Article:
In addition, political leaders themselves are now raising issues that they would have felt uncomfortable to discuss in the past. These are issues such as the need for good economic and political governance, the necessity of working towards lasting peace and stability, and also the need for instituting peer review mechanisms, to ensure compliance with principles that would be agreed upon.

The decision of the OAU not to recognise leaders who come to power through military means is but one example of the determination of African leaders to do things differently.

Honourable members, I must stress that we take the issue of resolving conflicts in the continent quite seriously. Related to this question, a debate has begun about the need to review the principle of non-interference in the affairs of other states. While respecting the sovereignty of all nation states, it is also a fact that conflicts spill over into neighbouring states and become the problem of more than one country.

The resolution of conflicts will create the right environment for creating strong states, and will also prepare the continent for sustainable development.

Honourable Members, you would also be aware that the inaugural meeting of the African Union will take place in July this year, in South Africa. The AU is being structured to enable it to meet the challenges imposed by the new global conditions, and for it to be able to operate and execute its mandate in the new environment and new way of doing things in the continent.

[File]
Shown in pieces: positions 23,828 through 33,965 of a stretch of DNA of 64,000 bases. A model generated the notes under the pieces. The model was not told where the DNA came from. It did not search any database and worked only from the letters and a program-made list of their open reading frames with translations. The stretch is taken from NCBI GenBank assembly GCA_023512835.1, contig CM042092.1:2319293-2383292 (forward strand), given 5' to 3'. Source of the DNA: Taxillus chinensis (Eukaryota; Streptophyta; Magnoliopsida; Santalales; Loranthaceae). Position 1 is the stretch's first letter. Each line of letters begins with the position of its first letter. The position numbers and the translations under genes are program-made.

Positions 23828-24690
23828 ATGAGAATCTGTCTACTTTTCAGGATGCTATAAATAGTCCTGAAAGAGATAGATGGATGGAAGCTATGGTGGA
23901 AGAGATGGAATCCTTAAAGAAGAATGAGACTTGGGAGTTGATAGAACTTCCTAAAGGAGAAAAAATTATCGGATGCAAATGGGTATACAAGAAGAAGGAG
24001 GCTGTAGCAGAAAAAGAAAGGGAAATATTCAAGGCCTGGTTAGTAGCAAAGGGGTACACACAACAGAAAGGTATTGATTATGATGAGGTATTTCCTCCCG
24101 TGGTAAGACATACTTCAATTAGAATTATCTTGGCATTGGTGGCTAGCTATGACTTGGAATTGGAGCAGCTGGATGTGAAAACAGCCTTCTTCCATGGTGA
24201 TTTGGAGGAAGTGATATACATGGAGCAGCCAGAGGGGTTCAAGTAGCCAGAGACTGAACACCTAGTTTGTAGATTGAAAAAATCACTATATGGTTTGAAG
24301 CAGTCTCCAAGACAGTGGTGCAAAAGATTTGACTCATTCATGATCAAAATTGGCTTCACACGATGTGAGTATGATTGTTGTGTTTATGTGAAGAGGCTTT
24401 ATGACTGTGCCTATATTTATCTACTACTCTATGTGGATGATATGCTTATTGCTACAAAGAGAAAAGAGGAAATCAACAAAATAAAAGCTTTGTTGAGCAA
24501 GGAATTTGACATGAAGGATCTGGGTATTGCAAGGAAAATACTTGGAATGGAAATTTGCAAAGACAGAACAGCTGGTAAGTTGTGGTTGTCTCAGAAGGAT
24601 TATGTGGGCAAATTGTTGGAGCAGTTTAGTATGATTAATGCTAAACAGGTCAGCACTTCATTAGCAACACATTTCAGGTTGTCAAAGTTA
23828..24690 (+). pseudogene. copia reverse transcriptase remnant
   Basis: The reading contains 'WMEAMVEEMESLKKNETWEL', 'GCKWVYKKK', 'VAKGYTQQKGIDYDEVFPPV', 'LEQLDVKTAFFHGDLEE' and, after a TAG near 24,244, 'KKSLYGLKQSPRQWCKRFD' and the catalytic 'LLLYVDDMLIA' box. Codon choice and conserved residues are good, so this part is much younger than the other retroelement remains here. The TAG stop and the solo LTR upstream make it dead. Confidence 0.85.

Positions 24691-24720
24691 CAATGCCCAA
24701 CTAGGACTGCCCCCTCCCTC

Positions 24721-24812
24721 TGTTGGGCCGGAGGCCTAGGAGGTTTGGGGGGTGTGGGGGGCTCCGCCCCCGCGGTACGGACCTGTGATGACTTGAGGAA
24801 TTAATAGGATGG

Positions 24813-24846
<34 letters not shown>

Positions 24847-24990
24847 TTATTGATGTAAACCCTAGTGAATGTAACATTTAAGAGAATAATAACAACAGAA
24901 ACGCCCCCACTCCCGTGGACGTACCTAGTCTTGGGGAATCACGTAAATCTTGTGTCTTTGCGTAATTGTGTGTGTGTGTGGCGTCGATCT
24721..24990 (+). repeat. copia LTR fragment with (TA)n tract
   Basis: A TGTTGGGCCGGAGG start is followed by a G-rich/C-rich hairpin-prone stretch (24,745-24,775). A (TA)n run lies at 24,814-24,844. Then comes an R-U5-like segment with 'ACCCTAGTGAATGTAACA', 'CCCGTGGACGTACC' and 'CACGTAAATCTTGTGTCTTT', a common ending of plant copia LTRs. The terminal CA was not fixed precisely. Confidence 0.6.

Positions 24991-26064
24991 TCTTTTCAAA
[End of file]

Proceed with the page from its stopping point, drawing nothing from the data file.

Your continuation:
Given these developments, we would therefore value the contribution of parliamentarians in promoting this new culture and new way of doing things, and in improving the quality of life of all in the developing world, especially in our continent.

It is for this reason as well that we are heartened by the kind of relations that the ACP and EU have managed to foster, nurture and sustain. This will assist in creating long lasting partnerships in the fight against poverty and underdevelopment.

Having said all the above, colleagues, I think we should appreciate the enormous responsibility that we face as parliamentarians. One of the challenges is how do we execute our oversight role effectively, for the benefit of the people we represent, given the changing circumstances in the world.

For example in Africa, you now have leaders who are committing themselves to a number of important principles and policies, such as peace, stability, democracy, good governance and respect for human rights.

How then do African parliamentarians ensure that they use their positions to ensure that governments implement programmes they have undertaken to implement? The same applies to any other part of the globe. The question we need to answer is how do we as parliamentarians execute our tasks in a manner that protects the citizens who voted us into office.

Colleagues, before I conclude, allow me to remind you of the World Summit on Sustainable Development to be held in Johannesburg in August this year. The Summit provides an invaluable opportunity to emphasise the importance of tackling the challenges that poverty and inequality pose.

Colleagues, I trust that as ACP and EU parliamentarians, we will play our role in infusing a stronger development thrust to the North-South dialogue, at the Summit, and other forums.

Let us also use forums such as this one to further strengthen dialogue, and work towards a new world order that is just, equitable and peaceful.

I wish you well in your deliberations, and I hope our visitors will enjoy their stay in our beautiful country.

I thank you.